Two of Britain’s biggest pub companies are passing on rises in the cost of beer to punters at more than 11,000 boozers.

Enterprise Inns and Punch Taverns, which own a fifth of pubs across Britain, blame rising wholesale costs of beer.

Enterprise Inns blamed higher bills from Coors and Carlsberg for its average 5 per cent beer price hikes.

Pub landlords will now pay £151.76 for an 11 gallon keg of Carling. In 2007 it cost £108.11.

Meanwhile, Punch Taverns will hike its prices by up to 12 per cent from February 20.

A 22 gallon keg of Tennent’s is jumping by £24 to £214.95, and a 36 gallon keg of Carlsberg by 3.4 per cent.

Wholesale beer vendor, Diageo, has put up the price of draught Guinness by 5 per cent, and the cost of Wells and Young’s brewed beers have gone up by 4.9 per cent.

One stunned pub tenant said: “Each year they’re trying to snatch a bit more from us. Remember this is before the Budget, so they’ll put prices up again then.”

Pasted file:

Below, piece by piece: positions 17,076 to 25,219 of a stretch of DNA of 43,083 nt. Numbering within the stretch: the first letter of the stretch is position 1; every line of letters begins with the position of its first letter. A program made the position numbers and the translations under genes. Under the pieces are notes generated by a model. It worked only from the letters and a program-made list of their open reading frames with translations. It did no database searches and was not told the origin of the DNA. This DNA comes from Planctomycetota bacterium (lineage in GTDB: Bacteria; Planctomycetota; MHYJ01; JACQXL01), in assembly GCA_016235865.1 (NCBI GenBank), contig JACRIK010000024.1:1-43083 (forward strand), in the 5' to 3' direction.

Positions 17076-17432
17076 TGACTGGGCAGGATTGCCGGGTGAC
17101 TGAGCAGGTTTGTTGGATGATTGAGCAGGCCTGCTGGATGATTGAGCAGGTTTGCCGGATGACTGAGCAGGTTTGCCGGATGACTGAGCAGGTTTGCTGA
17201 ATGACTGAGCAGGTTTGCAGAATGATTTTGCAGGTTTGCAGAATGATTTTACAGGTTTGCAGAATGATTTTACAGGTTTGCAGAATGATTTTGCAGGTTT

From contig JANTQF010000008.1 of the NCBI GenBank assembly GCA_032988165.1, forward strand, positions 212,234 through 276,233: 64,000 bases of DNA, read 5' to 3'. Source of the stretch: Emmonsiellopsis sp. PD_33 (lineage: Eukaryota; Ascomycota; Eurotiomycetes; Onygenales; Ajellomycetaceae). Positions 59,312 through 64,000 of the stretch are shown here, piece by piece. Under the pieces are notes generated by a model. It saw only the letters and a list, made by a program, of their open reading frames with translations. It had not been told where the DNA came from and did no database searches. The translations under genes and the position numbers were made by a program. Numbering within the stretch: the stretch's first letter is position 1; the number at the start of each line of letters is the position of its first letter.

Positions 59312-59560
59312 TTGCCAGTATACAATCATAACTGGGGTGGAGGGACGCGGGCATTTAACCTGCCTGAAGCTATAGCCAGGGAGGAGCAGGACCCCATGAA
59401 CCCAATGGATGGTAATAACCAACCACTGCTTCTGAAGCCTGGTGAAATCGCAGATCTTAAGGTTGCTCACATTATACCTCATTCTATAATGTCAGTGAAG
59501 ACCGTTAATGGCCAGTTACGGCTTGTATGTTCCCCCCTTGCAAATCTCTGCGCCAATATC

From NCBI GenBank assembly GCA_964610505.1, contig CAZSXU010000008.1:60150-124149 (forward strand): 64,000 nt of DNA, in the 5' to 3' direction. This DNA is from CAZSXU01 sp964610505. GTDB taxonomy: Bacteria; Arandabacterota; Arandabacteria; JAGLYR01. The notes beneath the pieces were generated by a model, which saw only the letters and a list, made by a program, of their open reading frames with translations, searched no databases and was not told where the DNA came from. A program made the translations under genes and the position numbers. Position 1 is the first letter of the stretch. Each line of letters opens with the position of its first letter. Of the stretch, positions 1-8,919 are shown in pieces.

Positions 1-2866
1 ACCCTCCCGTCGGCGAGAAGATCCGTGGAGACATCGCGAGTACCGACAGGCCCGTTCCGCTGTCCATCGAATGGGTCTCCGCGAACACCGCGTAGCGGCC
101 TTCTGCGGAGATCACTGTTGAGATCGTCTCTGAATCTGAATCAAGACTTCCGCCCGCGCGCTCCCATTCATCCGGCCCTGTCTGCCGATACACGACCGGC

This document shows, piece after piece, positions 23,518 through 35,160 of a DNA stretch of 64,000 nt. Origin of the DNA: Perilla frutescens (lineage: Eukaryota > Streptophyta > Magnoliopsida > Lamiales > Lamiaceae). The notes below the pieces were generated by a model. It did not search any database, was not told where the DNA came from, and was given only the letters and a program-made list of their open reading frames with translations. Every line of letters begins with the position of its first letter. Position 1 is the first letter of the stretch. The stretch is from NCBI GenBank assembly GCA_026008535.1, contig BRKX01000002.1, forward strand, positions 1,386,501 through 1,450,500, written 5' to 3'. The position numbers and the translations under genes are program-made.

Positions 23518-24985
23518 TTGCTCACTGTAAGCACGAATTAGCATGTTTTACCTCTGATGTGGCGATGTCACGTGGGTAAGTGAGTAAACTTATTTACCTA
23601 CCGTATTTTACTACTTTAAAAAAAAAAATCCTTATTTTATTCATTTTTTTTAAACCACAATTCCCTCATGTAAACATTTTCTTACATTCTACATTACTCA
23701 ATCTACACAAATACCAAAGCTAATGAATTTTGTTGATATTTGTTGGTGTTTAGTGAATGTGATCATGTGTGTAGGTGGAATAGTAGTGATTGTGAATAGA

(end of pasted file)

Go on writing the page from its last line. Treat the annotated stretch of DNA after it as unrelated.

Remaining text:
Another said: “I’ll have to put prices up by 10p to 15p to cover this. It will put a pint of Carling at £3.80. Where I am that’s unheard of.”

Landlords sign into a contract with Enterprise and Punch, and are fined if they buy beer wholesale.

According to the British Beer and Pub Association, the average price of a pint of lager was £2.69 last year – compared with £1.78 in 2000. It blames tax hikes.

Enterprise said yesterday it does not discuss “private and confidential matters”.

A Punch Taverns spokeswoman declined to comment.